AXA has made a prima facie case for judgment on the note. Plaintiff concedes execution, as well as his receipt of AXA's demand letters and his failure to pay. See Novick Aff. ¶¶ 3, 15-16. Plaintiff makes two arguments: first, that AXA did not compensate him fully under the parties' affiliation agreement, so the amount owed on the note should be reduced by the amount of compensation that AXA failed to pay; and second, that AXA may not invoke the note's acceleration clause because it terminated him wrongfully. There is no evidence, however, that Plaintiff's obligation to repay the loan and AXA's obligation properly to pay Plaintiff commissions were dependent promises. See Pereira, 267 B.R. at 507 ("Offset claims do not bar summary judgment on promissory notes or other payment obligations, unless such obligations and the offset claims involve contractually 'dependent' promises."). The contract by which AXA paid Plaintiff commissions was executed separately, and months before, the promissory note. Moreover, the note expressly allows AXA to withhold commissions from Plaintiff if Plaintiff defaults on the note, but it does not correspondingly allow Plaintiff to withhold payment on the note if AXA fails to pay commissions. See Inner City Telecomms. Network, Inc. v. Sheridan Broad Network, Inc., 688 N.Y.S.2d 534, 535 (App. Div. 1999). For this reason, the accounting and additional discovery sought by Plaintiff would be unavailing. Nor does the note excuse Plaintiff from payment if he was wrongfully terminated as well as inadequately compensated. Neither the terms nor the circumstances of the note permit Plaintiff to assert the defenses for which he argues. See Pereira, 267 B.R. at 507. As a result, Plaintiff has not shown "a genuine and substantial issue rebutting holder's entitlement to payment." CAMOFI Master LDC v. College P'ship, Inc., 452 F. Supp. 2d 462, 471 (S.D.N.Y. 2006) (citation omitted).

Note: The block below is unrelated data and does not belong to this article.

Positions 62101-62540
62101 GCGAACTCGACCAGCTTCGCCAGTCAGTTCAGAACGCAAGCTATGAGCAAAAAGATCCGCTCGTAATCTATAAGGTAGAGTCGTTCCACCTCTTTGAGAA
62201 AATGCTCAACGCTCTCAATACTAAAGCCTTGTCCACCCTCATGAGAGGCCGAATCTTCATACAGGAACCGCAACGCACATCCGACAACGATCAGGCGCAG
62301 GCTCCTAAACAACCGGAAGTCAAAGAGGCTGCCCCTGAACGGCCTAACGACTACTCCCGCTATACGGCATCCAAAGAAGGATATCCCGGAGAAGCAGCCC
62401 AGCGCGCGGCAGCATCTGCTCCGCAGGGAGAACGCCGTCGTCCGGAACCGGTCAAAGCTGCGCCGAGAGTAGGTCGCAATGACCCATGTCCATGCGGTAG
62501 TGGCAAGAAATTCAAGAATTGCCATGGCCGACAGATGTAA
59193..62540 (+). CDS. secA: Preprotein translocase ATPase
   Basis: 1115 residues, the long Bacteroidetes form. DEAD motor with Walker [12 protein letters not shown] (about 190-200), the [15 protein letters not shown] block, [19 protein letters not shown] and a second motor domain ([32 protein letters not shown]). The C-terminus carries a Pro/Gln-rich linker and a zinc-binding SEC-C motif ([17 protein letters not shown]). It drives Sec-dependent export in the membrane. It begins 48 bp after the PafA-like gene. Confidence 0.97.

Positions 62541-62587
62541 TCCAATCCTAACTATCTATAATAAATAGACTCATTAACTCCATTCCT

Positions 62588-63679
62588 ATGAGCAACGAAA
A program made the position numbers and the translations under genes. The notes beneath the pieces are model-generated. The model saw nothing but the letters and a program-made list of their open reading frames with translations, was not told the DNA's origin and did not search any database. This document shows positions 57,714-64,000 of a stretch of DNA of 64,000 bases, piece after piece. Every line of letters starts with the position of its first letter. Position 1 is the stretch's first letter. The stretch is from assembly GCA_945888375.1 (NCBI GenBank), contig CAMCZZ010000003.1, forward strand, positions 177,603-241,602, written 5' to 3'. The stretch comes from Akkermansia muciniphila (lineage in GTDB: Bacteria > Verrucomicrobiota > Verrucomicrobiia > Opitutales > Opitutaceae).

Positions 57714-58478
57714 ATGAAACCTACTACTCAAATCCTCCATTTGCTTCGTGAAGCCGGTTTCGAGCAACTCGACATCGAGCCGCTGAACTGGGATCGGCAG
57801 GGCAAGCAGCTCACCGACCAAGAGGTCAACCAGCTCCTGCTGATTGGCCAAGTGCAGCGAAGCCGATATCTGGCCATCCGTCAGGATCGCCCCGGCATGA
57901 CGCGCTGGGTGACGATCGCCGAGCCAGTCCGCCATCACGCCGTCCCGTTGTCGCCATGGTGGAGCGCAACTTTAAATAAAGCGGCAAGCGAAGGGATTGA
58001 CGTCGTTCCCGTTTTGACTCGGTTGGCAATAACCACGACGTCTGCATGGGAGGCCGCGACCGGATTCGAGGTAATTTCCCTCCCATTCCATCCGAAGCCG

Accordingly, I grant Defendants' motion for partial summary judgment. I find no reason to stay entry of judgment against Plaintiff on the note, as it arises from the breach of a separate obligation, and would not prejudice Plaintiff's ability to pursue, and collect any judgment on, his claims. See Fed. R. Civ. P. 54(b); The Coleman Co., Inc. v. Hlebanja, No. 96 Civ. 1288 (MBM), 1997 U.S. Dist. LEXIS 225, at *25-*28 (S.D.N.Y. Jan. 15, 1997).

The Clerk shall enter judgment against Plaintiff in the amount of $539,038.77, plus additional interest and costs and expenses, including reasonable attorney's fees, to be determined as follows: Defendants shall submit calculations and support for the total amount of jugment by September 9, 2009, and Plaintiff may submit an objection, if any, to those calculations, by September 16, 2009.

The Clerk shall mark the motion (Doc. #41) as terminated.